COMPOSED and determined, right until the end.
When Teya Wild was chosen by judges to be eliminated from So You Think You Can Dance Canada this week, she didn't cry, but smiled and hugged her competitors.
"It won't be the end for me," promises the North Vancouver dancer on the phone from Toronto. She's staying there for a week to support her fellow dancers who made the Top 16 before returning home, and plans to jump right back into dancing.
In the first half of the season, only the three dancers with the fewest votes from the public face elimination, and this was the first time Wild's future had been on the line. That's when dancers are put to the test in a solo, and before that she said she was certain she'd be back. After the dance, however, as the judges filed in with their decision, she had a nagging feeling this might be it.
"I feel like I knew," she says. "I wanted to leave composed, I'm not going to waste my time crying on that stage when I had only a few minutes to thank the people who mattered."
On top of the list of challenges was learning new genres each week. Though she's a hip hop dancer by trade, she never once got to work with a hip-hop choreographer in her style, starting with a contemporary, moving to Viennese Waltz in the second week and ending with a krumping dance.
"It was really hard knowing I was leaving without showing Canada my genre," she says. "I would really, really like to be known for what I do best, and show Canada that I can do hip-hop."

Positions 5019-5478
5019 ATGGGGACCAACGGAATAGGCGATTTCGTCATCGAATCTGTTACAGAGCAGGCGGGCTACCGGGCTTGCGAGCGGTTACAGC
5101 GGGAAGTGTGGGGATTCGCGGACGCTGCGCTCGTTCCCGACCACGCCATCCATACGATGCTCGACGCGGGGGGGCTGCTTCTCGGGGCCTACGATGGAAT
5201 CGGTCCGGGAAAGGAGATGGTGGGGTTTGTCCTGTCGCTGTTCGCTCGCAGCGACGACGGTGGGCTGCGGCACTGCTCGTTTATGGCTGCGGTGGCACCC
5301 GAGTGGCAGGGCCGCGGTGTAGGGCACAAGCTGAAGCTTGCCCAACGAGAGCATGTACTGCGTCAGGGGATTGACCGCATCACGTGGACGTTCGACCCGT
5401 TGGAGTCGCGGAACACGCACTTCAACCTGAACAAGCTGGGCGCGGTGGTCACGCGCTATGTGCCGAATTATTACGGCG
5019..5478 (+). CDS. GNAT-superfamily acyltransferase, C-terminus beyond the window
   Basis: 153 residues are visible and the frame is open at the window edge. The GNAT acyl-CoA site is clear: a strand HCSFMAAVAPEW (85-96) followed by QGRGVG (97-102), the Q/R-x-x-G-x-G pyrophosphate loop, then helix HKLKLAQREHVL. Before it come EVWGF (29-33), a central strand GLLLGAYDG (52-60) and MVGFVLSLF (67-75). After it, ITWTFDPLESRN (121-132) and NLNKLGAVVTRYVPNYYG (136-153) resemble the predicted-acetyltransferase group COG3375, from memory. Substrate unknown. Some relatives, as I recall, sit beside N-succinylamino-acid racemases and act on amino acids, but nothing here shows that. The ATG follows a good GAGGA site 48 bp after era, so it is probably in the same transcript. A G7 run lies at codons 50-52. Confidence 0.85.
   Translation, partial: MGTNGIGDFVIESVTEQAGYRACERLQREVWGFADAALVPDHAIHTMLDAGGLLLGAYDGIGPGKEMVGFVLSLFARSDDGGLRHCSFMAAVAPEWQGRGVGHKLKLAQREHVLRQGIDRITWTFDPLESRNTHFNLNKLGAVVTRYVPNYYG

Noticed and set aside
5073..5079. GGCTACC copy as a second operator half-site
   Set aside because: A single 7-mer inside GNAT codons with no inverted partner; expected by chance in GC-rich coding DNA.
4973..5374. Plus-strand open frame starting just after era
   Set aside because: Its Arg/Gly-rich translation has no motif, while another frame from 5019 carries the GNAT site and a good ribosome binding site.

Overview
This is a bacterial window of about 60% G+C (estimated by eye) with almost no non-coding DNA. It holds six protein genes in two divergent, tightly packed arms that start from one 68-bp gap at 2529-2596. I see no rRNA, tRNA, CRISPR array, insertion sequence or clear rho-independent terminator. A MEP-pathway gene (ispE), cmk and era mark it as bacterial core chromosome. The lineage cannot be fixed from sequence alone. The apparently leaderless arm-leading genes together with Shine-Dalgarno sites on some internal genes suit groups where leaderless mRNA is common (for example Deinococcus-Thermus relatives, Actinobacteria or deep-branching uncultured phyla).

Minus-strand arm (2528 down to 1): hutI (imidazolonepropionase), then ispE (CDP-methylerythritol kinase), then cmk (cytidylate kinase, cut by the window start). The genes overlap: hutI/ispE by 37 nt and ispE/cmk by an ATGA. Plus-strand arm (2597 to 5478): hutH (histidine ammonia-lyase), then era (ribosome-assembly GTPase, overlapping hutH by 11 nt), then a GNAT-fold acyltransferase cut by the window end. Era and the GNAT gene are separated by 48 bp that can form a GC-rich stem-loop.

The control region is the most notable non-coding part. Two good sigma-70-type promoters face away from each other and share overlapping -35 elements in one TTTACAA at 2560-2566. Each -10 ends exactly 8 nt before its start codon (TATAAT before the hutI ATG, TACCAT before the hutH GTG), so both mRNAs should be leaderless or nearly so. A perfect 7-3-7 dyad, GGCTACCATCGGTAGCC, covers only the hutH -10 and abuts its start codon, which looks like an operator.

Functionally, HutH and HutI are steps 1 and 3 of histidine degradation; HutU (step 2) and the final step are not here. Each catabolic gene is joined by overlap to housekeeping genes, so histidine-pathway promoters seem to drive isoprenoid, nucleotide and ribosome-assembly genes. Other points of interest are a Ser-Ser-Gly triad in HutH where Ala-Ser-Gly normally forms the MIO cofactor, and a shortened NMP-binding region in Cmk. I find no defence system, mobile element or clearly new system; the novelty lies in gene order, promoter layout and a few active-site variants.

Hip-hop dancers have traditionally had a tough time on the show, too, never having won the competition. This year there were four to begin with, and only one is left.
But even in defeat, Wild says she was overwhelmed with the amount of support she got from her fellow competitors and people back home. That was especially helpful seeing many of the other dancers from Ontario bring their family to the Toronto showroom, something she couldn't do so easily.
"It truly felt I wasn't dancing alone," she says.
As part of the show she's been honing her performances every single day, and says she has no intention of slowing down when she returns to North Vancouver. She also hopes to open new doors thanks to the added exposure, and whatever happens, keep the music playing.
"Keep working as hard as I was because I feel I can do anything after that show. The show was the hardest part of my career," she said.